Installing a fence—one of the easier upgrades you can make to your yard—can provide several benefits. It can give you increased privacy and block an unsightly view, or help define your property boundaries. And a fence that’s tall enough could help keep children and pets in the yard while helping to keep burglars and animals out.
The right fence can also be a stylish design element that could add value to your home. “A fence can definitely make an impact with a potential buyer,” says Britt Lopez, realtor with Dallas City Center Realtors. “Just be sure it’s in good condition.”
But before you put a stake in the ground and install a fence in your yard, there are some things to consider. Here’s how Richard Novigrod, owner of Texas-based Sierra Fence, recommends going about it.
Choose Your Fence Material
A wood fence can offer increased privacy while giving your yard a homey feel; plus, you can customize the look with paint or stain. However, a wood fence will require maintenance and can be susceptible to damage by insects.
This alternative to wood is also great for privacy and requires virtually no maintenance, and you won’t have to worry about insect attacks. But vinyl can be more expensive and more fragile than wood, and it doesn’t offer wood’s natural feel.
Though it won’t offer privacy, a fence made of powder-coated aluminum or galvanized steel bars can be a stylish addition that makes your property feel more spacious. The upfront costs may be higher than for wood or vinyl, but aluminum is a durable option that won’t require maintenance.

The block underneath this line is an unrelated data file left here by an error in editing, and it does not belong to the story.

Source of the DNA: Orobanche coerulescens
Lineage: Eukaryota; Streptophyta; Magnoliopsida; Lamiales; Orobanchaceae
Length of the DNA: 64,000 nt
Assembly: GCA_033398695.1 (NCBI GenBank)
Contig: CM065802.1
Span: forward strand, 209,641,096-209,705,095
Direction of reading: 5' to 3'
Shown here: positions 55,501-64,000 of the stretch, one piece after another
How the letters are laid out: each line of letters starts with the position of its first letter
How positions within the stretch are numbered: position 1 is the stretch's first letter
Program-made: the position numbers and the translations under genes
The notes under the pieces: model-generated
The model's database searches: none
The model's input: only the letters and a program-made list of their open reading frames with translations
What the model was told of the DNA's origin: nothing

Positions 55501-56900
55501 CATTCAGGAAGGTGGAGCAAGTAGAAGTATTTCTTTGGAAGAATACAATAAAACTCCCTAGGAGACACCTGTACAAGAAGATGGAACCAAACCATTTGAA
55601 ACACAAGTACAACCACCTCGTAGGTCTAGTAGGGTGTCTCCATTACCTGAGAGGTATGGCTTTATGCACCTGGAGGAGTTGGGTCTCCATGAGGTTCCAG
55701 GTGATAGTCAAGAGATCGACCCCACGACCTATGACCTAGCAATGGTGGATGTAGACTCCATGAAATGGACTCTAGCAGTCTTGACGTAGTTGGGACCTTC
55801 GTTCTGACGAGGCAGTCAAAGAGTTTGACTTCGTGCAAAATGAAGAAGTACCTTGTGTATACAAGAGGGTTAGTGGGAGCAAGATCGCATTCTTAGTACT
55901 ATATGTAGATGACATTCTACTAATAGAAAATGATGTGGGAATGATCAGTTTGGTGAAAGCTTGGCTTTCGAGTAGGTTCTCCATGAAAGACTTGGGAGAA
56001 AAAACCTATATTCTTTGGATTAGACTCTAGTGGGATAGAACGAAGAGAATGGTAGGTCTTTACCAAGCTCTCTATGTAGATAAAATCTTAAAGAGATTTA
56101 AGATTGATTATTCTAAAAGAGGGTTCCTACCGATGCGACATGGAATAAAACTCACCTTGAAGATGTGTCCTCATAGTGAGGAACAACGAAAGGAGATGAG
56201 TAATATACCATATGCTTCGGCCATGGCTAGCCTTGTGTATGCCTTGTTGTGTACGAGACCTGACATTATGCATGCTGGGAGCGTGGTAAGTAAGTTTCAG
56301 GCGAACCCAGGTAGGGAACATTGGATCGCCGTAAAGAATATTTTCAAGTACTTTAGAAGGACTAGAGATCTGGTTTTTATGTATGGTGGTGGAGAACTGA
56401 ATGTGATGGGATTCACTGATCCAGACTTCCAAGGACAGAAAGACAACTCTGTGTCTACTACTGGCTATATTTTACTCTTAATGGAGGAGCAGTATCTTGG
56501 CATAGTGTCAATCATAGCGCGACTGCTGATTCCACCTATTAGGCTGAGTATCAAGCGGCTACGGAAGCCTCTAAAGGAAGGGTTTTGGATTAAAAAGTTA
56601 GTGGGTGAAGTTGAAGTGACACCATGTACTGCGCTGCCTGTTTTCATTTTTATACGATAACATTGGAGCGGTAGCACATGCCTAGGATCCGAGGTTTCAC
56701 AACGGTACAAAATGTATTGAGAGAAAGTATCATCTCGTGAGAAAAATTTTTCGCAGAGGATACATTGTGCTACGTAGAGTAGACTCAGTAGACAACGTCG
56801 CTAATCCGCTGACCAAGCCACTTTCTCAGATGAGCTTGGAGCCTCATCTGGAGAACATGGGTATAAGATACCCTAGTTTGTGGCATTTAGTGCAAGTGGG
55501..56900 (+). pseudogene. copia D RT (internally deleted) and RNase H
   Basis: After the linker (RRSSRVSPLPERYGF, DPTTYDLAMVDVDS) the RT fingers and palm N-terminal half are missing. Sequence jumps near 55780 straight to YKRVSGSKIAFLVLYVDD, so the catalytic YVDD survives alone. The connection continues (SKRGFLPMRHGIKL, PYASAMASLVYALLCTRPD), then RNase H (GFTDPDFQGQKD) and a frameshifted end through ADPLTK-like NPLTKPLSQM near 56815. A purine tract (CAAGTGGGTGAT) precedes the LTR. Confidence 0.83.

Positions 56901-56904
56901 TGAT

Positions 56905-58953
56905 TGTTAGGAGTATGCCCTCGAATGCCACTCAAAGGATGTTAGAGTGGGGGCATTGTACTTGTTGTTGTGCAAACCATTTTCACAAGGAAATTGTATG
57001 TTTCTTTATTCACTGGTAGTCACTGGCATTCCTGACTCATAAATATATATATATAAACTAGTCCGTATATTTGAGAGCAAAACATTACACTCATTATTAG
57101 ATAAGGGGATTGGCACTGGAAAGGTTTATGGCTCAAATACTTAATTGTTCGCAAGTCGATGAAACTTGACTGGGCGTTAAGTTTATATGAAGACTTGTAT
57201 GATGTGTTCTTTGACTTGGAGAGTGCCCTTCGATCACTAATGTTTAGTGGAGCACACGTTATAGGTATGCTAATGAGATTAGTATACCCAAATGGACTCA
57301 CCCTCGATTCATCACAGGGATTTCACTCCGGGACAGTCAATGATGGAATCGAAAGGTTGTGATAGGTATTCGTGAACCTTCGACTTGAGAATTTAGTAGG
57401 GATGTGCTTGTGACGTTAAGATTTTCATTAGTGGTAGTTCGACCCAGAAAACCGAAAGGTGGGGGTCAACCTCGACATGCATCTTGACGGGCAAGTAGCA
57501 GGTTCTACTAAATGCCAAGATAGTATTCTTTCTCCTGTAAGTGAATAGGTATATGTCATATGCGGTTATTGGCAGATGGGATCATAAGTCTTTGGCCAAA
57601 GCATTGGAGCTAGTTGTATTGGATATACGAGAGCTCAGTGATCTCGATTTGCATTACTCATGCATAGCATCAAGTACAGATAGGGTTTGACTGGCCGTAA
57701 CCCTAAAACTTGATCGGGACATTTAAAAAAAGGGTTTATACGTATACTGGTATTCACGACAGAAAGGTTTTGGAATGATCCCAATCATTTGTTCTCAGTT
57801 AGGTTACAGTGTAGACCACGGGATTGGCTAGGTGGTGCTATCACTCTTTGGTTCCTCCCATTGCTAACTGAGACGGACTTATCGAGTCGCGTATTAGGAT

While it doesn’t offer much in the way of privacy or style, this is a low-cost material that’s popular in urban areas right now.
Choose A Fence Style
- Vertical fences can be as simple as side-by-side wood planks. To add some pizzazz, add lattice or wire mesh to the top.
- Horizontal fences offer a modern look that complements bungalows and ranch-style homes especially well. Create depth by adding spaces or gaps of different widths between boards.
Some cities require permits for fence installation, and homeowners associations may have regulations about a fence’s material, style and height. For small yards, the permission may be as simple as calling 811 to check for underground wires and pipes (the law requires that you call 48 to 72 hours before digging). It’s also a good idea to check with your neighbors to make sure they don’t have issues with property boundaries. If you’re lucky, they might even pitch in financially. “Approach your neighbor with the shared cost of the common fence between you,” says Novigrod. “It doesn’t hurt to ask.”
Get A Land Survey
In most cases, fences are installed along property lines, but if there’s no existing fence, it may be difficult to know exactly where your land ends and someone else’s begins. Property corners are usually marked with half-inch metal rods driven into the ground, but over time, these can get buried. “Sometimes property lines are hard to find,” says Novigrod. “I recommend getting a fresh survey if property points can’t be found and the location of property lines can’t be determined.”
DIY vs. Hiring A Fence Company
You can save money by building a fence yourself, but it’s not as easy as you might think. You need to keep everything plumb, make sure the holes are deep enough, and ensure that the fence won’t blow over in a storm. While it’s possible to install a fence yourself, the savings may not outweigh the hours of work.
Ask The Contractors Questions
- For wood fences, ask them to specify the grade and type of lumber—and to explain the difference.
- Make sure they use sturdy posts that are set in the ground in cement.
- If you’re replacing an existing fence, removal and disposal of the old fence is usually included, but it’s a good idea to double-check.
- Make sure the company carries insurance, in case someone gets injured on the job.
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By Ellise Pierce